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[Solved] How to access an openGL widget globally?

  • Hey,

    In my application, I create a QGLWidget:

    @GLWidget::GLWidget() {
    //draw my openGL scene...

    And I have 2 other source files, one which actually displays the openGL widget, and another which creates some buttons to interact with it.

    dlg.cpp (creates UI with buttons to interact with the openGL widget)
    @extern GLWidget gl;
    connect(someButton, SIGNAL(clicked()), this, SLOT(myAction()));

    void dlg::myAction() {
    gl.someVariable = 1;

    mainwindow.cpp (puts a bunch of widgets together in a layout)
    @gl = new GLWidget();@

    The error I get is "undefined reference to 'gl' in dlg.cpp because I have not declared gl globally. My wish is to be able to write a declaration like
    @GLWidget gl;@

    as a global in mainwindow.cpp, but that is not allowed because then I get an error letting me know that I can't create a QPaintDevice before my QApplication.

    Any help with this would be must appreciated, I have answered many questions on this forum, but this is my first time posting a question of my own. Thanks.

  • Create it on the heap with operator new rather than on the stack. Then provide a pointer to your widget somewhere convenient, from your mainwindow say.

  • Thanks for your response. Now, in my mainwindow.cpp I have:
    @GLWidget *gl = new GLWidget();@
    in some function part of my mainwindow class. This function is what displays the widget, which works fine.

    In dlg.cpp I have: some function which connects a button click to a slot, and the slot should change values in the gl widget. i.e
    @gl.value = 1@

    Can you please show me what you mean by "Then provide a pointer to your widget somewhere convenient, from your mainwindow say." Thanks

  • You should keep a pointer to that widget a class that is central to your project, e.g. like ZapB said in your MainWindow. You have to either pass that pointer to any other class that should access that GLWidget or you implement a member function that returns the pointer to that GLWidget.

    In the latter case you have to pass a reference or pointer to the class that implements that function - and by using that pointer the "external" class may access functions of that GLWidget or connect signals to slots in that widget.

  • Thanks for the reply, can you provide any code snippet that demonstrates this? Still having some problems.

  • Keeping an object Globally is against OO Principles (wouldn't say it is hard and fast rule), but it is not suggested to do it that way, which has been carried out from C Paradigm.

    Would you consider of passing @GLWidget *gl = new GLWidget();@

    gl pointer to the other file may be through a method or may be passing an argument to the CTOR, while construction?

    If you still want to do it the way with Global Object, then the declaration of GLWidget *gl; should be outside the class in mainwindow.cpp and not within the class. If you declare it within the class, then gl pointer is only within the class and doesn't have the global definition.

  • I don't want to keep the widget global, I just want to access it from other source files. Even if I do declare it globally, I will get an error since you can't create a QPaintDevice before your QApplication.

    Can you elaborate on how I could do it through a method?

    Thanks for your reply

  • Presume then mainwindow.cpp has the below line @GLWidget *gl = new GLWidget();@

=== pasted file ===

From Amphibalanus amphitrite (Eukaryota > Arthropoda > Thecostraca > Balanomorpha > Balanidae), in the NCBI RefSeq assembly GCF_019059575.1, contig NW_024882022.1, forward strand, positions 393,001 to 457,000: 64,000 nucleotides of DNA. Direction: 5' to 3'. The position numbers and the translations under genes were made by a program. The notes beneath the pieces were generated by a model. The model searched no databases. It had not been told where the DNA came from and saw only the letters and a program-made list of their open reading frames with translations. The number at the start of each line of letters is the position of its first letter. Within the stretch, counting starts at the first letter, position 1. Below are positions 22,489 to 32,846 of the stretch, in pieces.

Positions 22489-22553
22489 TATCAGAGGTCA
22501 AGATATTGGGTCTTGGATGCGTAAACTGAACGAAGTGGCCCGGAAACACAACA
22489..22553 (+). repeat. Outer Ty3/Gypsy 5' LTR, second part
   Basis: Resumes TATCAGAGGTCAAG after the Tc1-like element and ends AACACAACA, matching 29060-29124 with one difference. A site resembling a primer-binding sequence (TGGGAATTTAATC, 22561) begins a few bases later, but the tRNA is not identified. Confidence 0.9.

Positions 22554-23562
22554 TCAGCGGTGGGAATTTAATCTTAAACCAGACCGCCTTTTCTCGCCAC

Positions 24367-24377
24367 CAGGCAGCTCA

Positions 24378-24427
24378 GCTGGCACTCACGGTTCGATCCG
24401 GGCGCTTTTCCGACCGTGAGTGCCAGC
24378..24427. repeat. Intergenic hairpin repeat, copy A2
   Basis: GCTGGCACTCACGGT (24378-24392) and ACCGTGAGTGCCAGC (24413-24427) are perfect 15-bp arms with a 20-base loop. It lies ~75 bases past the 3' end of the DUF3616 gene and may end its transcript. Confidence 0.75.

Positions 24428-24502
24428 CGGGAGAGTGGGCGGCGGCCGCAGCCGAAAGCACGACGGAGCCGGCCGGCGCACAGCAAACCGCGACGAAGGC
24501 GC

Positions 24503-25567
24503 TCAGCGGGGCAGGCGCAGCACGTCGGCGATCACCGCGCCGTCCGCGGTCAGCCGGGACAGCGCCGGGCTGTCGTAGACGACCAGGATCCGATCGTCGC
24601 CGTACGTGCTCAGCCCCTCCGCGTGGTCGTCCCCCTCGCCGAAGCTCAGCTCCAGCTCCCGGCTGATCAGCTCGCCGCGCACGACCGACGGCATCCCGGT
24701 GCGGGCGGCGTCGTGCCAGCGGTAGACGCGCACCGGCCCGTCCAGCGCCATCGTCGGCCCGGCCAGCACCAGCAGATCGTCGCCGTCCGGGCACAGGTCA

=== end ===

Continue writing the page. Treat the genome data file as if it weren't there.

If this gl isn't a member of mainwindow.cpp, I would suggest to make it as a member. You want to access this gl pointer within dlg.cpp. Presume mainwindow is created first and then dlg, isn't it? If so, gl would be created already.

    Would want to know how dlg is created? Is this dlg created from mainwindow.cpp? If you can pass, GLWidget *gl pointer as argument to constructor, then you can access gl pointer within dlg.cpp.

    Hope you understand the suggestion.

    If not, please send the code snippet, if not the whole logic, just the sketch/structure how your members are arranged and created, would be suffice.

  • If you have a look at my lecture here It has an example at the end using OpenGL, I also have many demo programs (does require my 3D library as well) here each one uses Qt and a GLWidget and shows different ways of accessing the GL Widget (message passing, signals and slots etc)

    There is also stuff on my blog. Hope this helps.

  • Please refer to my code snippets below for an example of my approach. Mind that these are just to point out how it works - they are far from complete and just some kinde of pseudocode.

    class MainWindow : public QMainWindow
    GLWidget* glWidget();
    GLWidget _glWidget;
    SomeOtherWidget _soWidget; // this will access _glWidget

    // constructor
    MainWindow::MainWindow(...) :
    _soWidget(this) // pass a pointer to the MainWindow to the widget that accesses _glWidget

    // this function is used to access the GLWidget
    GLWidget* MainWindow::glWidget()
    return &_glWidget;

    #include "mainwindow.h"

    class SomeOtherWidget : public QWidget
    SomeOtherWidget(MainWindow* parent);
    void paintSomething();

    void SomeOtherWidget::paintSomething()
    GLWidget* _glWidget = parent->glWidget();

    in SomeOtherWidget::paintSomething() you'll have to call the glWidget() function of the MainWindow class to get a pointer to the GLWidget you want to access.

  • Thanks for the help everyone! I made a global declaration in mainwindow: @GLWidget* glWidget;@

    then accessed it in my other dlg files using @extern GLWidget* glWidget;@

    and statements like

    @glWidget->somevariable = 1;@

    This is the result I wanted, thanks again for you help. Teamwork makes the dream work.

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